One thing we’ve figured out during our first month in Paris is that if you’re going to eat out, do it at lunchtime. Most restaurants have what they call the formule, which is a set price menu with a choice of starter (the French call this course the entrée) and main meal (the French call this course the plat), or a choice of either entrée or plat and dessert. So basically you get two courses for one set price, which is usually around 16 Euros. Typically there are two entrées and plats to choose from and one dessert for the formule.
Priscilla and I prefer cozy restaurants that offer imaginative and quirky fare. We have found two favorites, Miss Lunch and Mokonuts. I’ve written before about Miss Lunch, but today was our first lunch at Mokonuts. This restaurant is run by Moko and Omar. Moko is Japanese born and U.S. raised and Omar is a Parisian of Lebanese descent. They met in NYC. A long trail that started in the corporate and legal world led them both to starting up their own restaurant in Paris. If you’re in Paris and decide to go, make a reservation. They only have 24 seats, and since they’ve been written up in The NY Times and other places, those seats fill quickly. It’s not a long wait though. We made our reservation yesterday. After making our reservation we decided to sample the baked goods Mokonuts is known for. We had coffee drinks and shared a piece of the apricot fennel tart. It was without a doubt the best dessert we’ve had so far in Paris.
I’m not going to give a complete rundown on our lunch today, but I will show a photo of the delicious white asparagus starter that Priscilla and I shared. I’d make a lousy food writer. I love enjoying good food, but I don’t care to write about it. I’d rather write about the experience. Lunch out is taken at a leisurely pace here. Our reservation today was for 12:30 p.m. We didn’t leave the restaurant until around 2. That is pretty typical. You’d best plan for a couple hours. And the good news is that no one is pressuring you to be done and gone. You’ve got your table for the lunch seating, that’s all there is to it. In fact, it’s best not to be in a hurry to pay either. They won’t hurry you, and they’d rather you not hurry them to get you your check. It’s just the way things are done around here. I quite like it.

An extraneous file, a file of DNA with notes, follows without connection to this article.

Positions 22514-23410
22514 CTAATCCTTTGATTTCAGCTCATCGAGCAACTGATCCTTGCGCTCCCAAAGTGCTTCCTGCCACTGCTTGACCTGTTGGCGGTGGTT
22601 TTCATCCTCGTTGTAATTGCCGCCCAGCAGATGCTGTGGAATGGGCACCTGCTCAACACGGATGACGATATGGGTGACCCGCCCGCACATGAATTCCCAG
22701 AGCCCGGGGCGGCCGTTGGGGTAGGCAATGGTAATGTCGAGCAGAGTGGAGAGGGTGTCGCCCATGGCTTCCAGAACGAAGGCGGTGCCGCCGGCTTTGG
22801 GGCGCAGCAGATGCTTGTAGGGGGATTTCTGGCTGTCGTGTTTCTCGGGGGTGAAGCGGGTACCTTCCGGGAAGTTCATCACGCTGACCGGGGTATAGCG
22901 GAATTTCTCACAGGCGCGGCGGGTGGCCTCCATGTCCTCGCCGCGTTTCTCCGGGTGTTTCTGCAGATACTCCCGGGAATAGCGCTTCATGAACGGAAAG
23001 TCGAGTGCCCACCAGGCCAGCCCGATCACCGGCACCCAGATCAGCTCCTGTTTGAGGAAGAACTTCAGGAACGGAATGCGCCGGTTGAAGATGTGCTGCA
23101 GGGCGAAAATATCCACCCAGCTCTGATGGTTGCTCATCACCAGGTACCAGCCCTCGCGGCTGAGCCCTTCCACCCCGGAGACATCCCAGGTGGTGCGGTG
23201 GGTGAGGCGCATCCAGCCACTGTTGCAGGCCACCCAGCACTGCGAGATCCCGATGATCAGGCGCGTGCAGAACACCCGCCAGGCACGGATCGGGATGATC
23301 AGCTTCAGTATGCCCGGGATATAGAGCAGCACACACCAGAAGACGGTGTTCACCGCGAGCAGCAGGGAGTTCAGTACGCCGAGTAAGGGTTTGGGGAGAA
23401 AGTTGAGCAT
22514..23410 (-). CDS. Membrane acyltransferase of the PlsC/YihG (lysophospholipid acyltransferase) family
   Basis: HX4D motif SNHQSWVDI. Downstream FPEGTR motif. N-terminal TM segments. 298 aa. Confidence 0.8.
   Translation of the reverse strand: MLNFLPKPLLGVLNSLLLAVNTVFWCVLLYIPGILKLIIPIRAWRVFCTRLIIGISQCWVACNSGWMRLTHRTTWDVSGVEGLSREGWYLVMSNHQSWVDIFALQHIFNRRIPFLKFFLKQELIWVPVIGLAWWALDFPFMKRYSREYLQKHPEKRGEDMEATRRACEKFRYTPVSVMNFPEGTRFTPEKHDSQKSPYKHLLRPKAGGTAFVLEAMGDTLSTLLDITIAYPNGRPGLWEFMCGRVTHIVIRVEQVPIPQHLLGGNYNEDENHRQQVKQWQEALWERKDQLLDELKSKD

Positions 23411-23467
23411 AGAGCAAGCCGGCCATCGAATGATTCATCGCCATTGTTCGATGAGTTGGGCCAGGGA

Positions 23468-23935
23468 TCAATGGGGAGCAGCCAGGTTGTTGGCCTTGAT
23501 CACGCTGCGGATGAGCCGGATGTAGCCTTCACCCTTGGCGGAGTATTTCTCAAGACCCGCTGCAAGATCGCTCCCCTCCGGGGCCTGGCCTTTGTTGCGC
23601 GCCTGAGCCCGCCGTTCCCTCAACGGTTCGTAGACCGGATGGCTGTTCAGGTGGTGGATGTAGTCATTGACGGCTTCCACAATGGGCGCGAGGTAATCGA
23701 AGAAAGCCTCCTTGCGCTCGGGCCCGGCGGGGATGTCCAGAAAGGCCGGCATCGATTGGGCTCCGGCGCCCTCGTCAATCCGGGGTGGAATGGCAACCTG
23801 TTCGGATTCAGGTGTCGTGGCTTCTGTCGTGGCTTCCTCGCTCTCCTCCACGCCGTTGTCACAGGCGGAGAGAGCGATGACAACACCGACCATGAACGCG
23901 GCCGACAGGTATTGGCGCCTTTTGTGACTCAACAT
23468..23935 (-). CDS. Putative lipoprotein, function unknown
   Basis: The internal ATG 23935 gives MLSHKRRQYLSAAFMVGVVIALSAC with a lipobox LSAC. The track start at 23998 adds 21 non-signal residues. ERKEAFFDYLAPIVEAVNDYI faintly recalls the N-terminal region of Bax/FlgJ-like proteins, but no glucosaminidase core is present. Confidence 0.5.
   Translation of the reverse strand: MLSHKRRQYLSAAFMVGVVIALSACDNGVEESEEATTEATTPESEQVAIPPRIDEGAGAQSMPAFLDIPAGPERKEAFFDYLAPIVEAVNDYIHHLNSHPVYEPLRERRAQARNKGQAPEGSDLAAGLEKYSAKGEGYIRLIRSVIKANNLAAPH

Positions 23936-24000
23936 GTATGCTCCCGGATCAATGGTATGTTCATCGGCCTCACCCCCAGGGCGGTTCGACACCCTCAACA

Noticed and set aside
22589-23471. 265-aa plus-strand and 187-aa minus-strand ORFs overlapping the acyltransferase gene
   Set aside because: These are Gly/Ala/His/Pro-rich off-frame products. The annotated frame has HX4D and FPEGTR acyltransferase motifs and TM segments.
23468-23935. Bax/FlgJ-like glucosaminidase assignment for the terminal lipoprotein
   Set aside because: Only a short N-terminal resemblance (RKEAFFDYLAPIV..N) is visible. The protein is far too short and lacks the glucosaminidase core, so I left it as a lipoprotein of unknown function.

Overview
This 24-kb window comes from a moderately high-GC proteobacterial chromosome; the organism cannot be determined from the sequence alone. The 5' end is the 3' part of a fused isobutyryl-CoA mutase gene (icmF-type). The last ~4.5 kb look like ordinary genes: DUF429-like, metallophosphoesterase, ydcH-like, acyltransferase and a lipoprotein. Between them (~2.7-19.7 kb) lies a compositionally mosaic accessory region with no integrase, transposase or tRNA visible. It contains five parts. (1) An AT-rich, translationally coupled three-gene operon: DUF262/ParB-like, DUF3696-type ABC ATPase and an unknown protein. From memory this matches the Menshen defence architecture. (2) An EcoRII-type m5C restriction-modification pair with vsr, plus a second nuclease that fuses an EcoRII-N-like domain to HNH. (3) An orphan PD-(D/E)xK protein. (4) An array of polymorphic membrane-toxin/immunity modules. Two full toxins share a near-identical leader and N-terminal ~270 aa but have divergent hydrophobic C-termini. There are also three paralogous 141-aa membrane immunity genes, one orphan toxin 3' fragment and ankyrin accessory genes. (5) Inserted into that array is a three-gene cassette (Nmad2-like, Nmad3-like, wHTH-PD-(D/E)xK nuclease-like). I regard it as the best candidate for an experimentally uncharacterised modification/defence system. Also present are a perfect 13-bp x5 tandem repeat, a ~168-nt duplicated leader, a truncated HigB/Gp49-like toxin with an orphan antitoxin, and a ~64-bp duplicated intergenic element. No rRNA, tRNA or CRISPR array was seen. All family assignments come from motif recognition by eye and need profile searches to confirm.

At dinnertime, Paris restaurants move away from the formule or anything resembling prix fixe. Instead you’re ordering off the open menu, and the prices go up significantly. At lunch you might pay 16 Euros for two courses, while at dinner you’ll pay that much and more per course. So now you see why I say that eating lunch out in Paris is the best deal going. While we don’t eat lunch out every day, when we do eat out, it’s usually for lunch. We will most likely go out for lunch weekly to Miss Lunch and Mokonuts, since most restaurants change up their formule weekly.
The other major thing we did today was visit the Bibliothèque Nationale. The primary exhibit we went to see is called Manuscripts of the Extreme. The four categories in this exhibit are prison, passion, peril, and possession. The basic concept is to show writings from people who were at some extreme point in their life. Some of the scripts were written in the writer’s own blood, since they were in prison and were not afforded anything to write with. This is an incredibly powerful exhibit. None of the descriptions were written in English and there was no English guide, so Google Translate saved the day for us. We were able to translate each sign so that we had a good idea of what was being shown. For as much as I get on Google’s case, I have to hand it to them this time. Google Translate is an amazing piece of software.
By far the most moving works displayed were the movie storyboard books drawn by Jewish youth who were about to be deported to Auschwitz, where they all perished. Those booklets are so beautiful, poetic, lively, and yes, sad. They were written accordion style, so stretched out they covered the length of one entire long wall.
I will leave you today with a happier image of youth, this photo of a Parisian school group on an outing of some sort. It is surprising how many schools we come upon during our wanderings in the city. We often see groups of students out on some sort of adventure. I can’t say exactly why, but seeing groups of young students excitedly going about their days always makes me feel happy and hopeful. I guess that’s the way it’s supposed to be.